The one exception is if you are lucky enough to land a job in the A&R department. Great gig, if you can get it. You get to go out to the clubs, spot talent, sign and nurture artists. But, frankly, that’s usually not the skill set that gets you to the very top – you’re likely to hit a glass ceiling, or burn out, or both. At the apex typically sit ex-lawyers, accountants and bankers, who if pressed can “talk the talk” with the talent, but are actually much more comfortable hanging out with their investment banker buddies.
2. Music-sector start up as a paid education
Great concepts in the music space are being launched and incubated around the globe. Cool content companies and novel distribution platforms are springing up, creating opportunities for “business newbies” with a love for music to join the corporate world. Essentially, this is your MBA. These start-up firms often can’t afford top-tier MBA graduates, so they are willing to take in scrappy young ones like yourself who are willing to work hard and learn (usually at low pay, but often with an equity component).
The good news in a company like this is you’ll get plenty of hands-on business experience. It’s amazing in a start-up how much you can experience: product development, marketing, finance, managing growth. There really is no better “practical MBA program” on the planet. And, sometimes you get lucky, and the company actually works out (goes public, gets acquired). In those cases, the payoff can be significant. Another positive: Usually in a smaller company where everyone has to do a little bit of everything, you can stay “closer to the music”, as compared to big conglomerates where you become specialized very fast. Finally, success in even a mid-level role at this music start up will give you credibility to move to option #3 below. Your own show.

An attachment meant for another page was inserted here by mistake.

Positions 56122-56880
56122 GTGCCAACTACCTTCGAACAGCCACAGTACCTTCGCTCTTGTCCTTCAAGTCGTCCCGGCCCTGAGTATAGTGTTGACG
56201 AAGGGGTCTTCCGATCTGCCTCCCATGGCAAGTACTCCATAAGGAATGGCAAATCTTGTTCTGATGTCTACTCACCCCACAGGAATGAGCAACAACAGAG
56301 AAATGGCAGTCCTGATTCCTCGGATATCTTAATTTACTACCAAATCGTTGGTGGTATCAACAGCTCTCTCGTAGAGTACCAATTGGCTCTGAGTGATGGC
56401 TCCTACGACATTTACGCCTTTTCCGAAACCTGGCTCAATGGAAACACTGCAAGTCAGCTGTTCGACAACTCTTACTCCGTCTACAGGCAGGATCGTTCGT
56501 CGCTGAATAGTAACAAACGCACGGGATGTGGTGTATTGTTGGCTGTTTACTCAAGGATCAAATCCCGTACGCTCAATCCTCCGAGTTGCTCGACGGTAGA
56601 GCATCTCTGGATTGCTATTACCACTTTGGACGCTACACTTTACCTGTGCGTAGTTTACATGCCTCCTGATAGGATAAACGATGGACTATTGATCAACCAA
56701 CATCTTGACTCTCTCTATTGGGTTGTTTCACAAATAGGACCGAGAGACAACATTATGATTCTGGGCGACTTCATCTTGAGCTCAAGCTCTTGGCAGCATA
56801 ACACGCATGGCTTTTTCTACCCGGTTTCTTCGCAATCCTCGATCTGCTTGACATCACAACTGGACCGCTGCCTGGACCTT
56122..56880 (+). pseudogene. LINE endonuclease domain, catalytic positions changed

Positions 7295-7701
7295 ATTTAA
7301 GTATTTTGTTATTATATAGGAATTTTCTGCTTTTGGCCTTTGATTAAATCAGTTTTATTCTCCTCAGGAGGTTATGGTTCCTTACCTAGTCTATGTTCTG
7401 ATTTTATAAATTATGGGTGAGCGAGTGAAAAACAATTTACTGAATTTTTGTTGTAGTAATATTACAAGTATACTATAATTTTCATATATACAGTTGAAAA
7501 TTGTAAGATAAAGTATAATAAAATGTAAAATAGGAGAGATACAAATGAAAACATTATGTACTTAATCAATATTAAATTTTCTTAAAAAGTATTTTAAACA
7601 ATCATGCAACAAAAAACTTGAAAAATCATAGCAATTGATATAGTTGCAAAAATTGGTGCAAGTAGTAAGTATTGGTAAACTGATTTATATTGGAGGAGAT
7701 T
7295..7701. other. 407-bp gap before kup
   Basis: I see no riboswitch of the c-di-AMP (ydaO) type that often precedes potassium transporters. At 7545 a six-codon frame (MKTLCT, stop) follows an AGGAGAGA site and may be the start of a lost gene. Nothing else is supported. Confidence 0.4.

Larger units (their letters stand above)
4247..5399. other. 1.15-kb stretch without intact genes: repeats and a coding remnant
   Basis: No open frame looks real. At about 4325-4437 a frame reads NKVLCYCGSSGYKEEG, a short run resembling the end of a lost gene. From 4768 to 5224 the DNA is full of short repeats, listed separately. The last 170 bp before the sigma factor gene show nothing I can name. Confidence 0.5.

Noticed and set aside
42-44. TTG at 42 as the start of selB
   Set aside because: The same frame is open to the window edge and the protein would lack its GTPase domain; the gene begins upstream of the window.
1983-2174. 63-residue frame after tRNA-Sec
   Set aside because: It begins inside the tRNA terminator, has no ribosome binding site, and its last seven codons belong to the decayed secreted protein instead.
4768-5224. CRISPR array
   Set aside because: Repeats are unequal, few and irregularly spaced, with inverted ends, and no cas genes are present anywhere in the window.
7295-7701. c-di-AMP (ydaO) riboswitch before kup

3. Start your own music company, grow it, sell it, make a bundle (but don’t manage it any longer than you need to)
If you’ve been a DJ for even a few years, you’ve essentially been running your own small business. The odds are, you’ve acquired the scrappy set of skills that are needed to be an entrepreneur. No MBA required; you have already learned what you need to know. Again: branding, marketing, sales, collections; you’ve had real-world experience. You’ve seen the entire ecosystem of corporate life, without even asking for it. Now…you just need that great idea.